Song: "Here, There and Everywhere"
Writers: John Lennon and Paul McCartney
Band: The Beatles
I first discovered the Beatles through my parents' record collection. Mom and Dad were never much into rock'n'roll but they did have a few old LPs lying around for my sister and me to scavenge. For the Fab Four, they had three vinyl classics: The Beatles' Second Album, Help! and Revolver. Early on, I'd say that I preferred the first two plus "Yellow Submarine" from the third. But in truth, I didn't give the Beatles much thought. Top 40 radio in the early-to-mid '80s suited me just fine and I rarely if ever explored very far beyond it.
The day after seventh grade, my sister and I went to see a movie that changed my life: Ferris Bueller's Day Off. No, I was not inspired to play hooky. What really made an impression on me was the "Twist and Shout" scene. On that day, the Beatles stopped being my parents' dusty old band and became MY band - the only one that mattered much to me over the next few years. My personal journey of musical exploration had begun.
Back to the record cabinet I went. Now that I was a little older and more receptive, Revolver made a more profound impression on me, especially track #4 (#5 in the UK). "Here, There and Everywhere" blew me away. I listened to it over and over and over again. I was head-over-heels in love with that song and even now, 25 years later, it tugs at me as few other songs in the world do. I believe without a doubt that HT&E contains the most perfectly constructed melody of the 20th century. Beethoven would weep to hear that song, wishing he'd composed it himself. McCartney has called it his own favorite among his Beatles songs and it's easy to understand his pride - inasmuch as the man who wrote "Silly Love Songs" is entitled to have an opinion about his own music.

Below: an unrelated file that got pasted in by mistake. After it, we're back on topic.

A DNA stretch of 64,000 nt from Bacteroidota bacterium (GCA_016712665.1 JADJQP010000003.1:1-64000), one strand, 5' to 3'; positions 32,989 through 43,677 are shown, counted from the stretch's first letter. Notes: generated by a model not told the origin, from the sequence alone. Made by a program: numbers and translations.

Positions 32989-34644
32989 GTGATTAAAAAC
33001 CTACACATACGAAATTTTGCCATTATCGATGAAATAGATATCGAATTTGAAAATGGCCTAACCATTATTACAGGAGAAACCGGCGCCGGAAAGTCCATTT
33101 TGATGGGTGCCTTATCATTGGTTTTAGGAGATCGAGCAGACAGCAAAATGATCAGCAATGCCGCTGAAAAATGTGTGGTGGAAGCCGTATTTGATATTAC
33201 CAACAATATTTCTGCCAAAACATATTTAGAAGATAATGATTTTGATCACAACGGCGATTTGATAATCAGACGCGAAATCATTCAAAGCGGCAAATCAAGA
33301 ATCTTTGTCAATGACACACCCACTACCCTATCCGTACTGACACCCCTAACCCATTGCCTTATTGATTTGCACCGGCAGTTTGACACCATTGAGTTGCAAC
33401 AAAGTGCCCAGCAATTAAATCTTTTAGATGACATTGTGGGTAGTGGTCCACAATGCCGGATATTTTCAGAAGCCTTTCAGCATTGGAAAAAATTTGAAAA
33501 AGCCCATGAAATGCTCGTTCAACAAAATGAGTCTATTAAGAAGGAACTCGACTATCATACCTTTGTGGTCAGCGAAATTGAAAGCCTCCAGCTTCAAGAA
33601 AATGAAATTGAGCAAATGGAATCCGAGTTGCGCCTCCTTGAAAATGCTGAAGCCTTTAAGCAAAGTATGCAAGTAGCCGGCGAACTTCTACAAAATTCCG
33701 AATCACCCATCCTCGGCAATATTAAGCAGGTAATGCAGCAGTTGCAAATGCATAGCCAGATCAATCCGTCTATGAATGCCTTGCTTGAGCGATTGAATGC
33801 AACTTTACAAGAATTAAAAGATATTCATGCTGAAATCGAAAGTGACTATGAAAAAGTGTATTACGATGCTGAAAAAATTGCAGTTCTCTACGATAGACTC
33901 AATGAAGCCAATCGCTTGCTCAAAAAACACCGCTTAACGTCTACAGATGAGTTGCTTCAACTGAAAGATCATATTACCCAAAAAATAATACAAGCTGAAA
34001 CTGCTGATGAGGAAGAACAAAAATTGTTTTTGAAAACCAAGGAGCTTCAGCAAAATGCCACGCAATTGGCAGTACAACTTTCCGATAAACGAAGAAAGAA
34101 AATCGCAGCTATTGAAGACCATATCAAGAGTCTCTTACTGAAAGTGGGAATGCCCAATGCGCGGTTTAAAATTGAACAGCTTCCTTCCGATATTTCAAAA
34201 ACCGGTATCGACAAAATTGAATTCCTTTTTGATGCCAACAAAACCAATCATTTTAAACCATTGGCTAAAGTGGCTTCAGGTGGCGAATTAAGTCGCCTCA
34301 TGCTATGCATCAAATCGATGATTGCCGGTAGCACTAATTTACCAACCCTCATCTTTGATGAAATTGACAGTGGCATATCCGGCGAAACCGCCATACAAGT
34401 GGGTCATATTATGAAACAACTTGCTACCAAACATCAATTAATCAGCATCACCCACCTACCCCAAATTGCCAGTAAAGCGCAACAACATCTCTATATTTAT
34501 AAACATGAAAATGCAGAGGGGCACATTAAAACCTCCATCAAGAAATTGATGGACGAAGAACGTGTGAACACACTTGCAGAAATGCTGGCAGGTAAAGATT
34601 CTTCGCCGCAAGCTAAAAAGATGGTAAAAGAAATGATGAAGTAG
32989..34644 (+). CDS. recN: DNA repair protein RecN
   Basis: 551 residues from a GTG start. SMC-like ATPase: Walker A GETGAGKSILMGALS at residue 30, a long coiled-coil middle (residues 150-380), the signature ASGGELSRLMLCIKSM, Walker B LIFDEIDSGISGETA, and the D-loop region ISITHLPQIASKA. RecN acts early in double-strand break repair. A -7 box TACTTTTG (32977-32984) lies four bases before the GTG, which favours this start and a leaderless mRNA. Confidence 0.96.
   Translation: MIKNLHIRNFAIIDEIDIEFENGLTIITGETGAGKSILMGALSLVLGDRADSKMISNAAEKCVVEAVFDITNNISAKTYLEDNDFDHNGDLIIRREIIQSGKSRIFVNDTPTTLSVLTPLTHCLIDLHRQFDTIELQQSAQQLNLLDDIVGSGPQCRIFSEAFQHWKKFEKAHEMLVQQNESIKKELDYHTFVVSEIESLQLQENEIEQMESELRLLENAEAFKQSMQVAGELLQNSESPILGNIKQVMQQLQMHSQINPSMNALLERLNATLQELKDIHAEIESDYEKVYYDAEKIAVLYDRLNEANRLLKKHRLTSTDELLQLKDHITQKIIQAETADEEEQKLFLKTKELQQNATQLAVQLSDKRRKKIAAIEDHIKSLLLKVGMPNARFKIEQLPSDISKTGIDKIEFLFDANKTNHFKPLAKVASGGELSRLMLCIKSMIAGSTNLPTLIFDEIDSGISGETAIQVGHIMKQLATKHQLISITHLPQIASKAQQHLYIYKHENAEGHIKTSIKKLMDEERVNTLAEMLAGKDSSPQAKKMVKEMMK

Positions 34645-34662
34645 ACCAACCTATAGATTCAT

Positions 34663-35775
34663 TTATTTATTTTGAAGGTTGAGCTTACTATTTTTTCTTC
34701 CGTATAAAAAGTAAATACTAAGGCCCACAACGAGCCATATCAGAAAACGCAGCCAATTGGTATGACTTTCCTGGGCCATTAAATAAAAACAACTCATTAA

For our wedding, I created an a cappella arrangement of the song. I sang it to my bride with a few of my old pals. Our musical tastes have only modest overlap but she loves it, too.
As a teacher, I use HT&E to demonstrate melodic contour. One centuries-old convention of composition is that a melody should have either a single high point (one note that is higher in pitch than all of the others) and/or a single low point. HT&E provides a wonderful study as nearly every phrase has BOTH. I love the chromatic guitar run in the bridge, too: a McCartney trademark (though played by Mr. Harrison).
I've heard and performed a lot of music from all over the world - masterworks aplenty. There have been times in my life when I might have called another song my favorite but HT&E is home base, the point where all of my explorations began and the point to which I always return.
I hope you'll join us for the "30 Songs in 30 Days" challenge, inspired by the tumblr list. My friends Mock (Stay on target...) and Marc (Marc Whitman's Blog) have also taken up the challenge. It's never too late to post your own. Tomorrow is...
Day 2: Your Least Favorite Song